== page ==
The Large-stemmed Armillaria flourishes in the transitional forest climatic zone. It is common in plantations and stands of White and Norway Spruce; it can also be picked in stands where there are pine, fir and hemlock, from late summer through September. It is rarely found in the boreal forest and only occasionally in the deciduous forest.
Convex at first and then spread out, smooth, of pale color and covered in places with darker patches.
Equal, tappering at the base, often swollen in the middle, white above the ring and tinted brownish under this double ring.
Unfit for human consumption
It is preferable to harvest at the button stage, when the quality of the stem’s flesh is comparable to that of the cap. To obtain fruitbodies of the highest quality, it is best to pick these mushrooms as the cap emerges from the ground. By the time the cap is fully open and the gills have turned brown, the fruitbodies have lost much of their quality and become unfit for consumption.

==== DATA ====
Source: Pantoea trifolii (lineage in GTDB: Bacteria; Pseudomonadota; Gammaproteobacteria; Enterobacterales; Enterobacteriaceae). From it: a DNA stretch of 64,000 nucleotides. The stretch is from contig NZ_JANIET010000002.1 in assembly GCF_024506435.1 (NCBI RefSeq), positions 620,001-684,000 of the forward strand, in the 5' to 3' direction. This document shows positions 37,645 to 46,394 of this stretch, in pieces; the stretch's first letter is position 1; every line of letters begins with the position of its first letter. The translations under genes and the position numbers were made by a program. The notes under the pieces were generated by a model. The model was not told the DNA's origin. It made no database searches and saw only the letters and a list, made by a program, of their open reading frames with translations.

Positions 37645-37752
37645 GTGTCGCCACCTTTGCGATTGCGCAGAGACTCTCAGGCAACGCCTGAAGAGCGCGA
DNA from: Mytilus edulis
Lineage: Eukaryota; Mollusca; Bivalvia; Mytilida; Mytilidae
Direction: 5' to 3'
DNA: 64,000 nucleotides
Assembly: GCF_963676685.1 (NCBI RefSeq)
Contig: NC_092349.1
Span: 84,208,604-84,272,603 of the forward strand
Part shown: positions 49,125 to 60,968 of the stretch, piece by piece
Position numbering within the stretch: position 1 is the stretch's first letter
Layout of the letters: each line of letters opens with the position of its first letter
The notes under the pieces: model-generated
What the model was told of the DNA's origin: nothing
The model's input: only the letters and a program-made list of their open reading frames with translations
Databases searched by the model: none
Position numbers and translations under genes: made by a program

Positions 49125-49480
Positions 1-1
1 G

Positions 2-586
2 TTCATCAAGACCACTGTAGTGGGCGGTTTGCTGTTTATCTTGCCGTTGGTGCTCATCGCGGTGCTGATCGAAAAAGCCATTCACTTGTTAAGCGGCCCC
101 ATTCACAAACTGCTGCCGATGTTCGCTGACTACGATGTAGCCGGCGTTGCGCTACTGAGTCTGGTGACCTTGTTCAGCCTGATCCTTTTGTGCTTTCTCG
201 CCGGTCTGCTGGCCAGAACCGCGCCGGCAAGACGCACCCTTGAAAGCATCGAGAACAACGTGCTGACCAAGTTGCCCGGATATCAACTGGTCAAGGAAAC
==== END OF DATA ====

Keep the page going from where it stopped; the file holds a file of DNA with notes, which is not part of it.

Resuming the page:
Few flying insects lay their eggs on the fruit bodies of the Large-stemmed Armillaria; however, nematodes and larvae of insects that live in the soil, like the wireworm, cause significant damage. In addition, they are occasionally visited by slugs. English names: Large Stemmed Armillaris, Swollen-stalked Cat. Latin names: Catathelasma ventricosum, Biannularia ventricosa, Armillaria ventricosa, Lentinus ventricosus.
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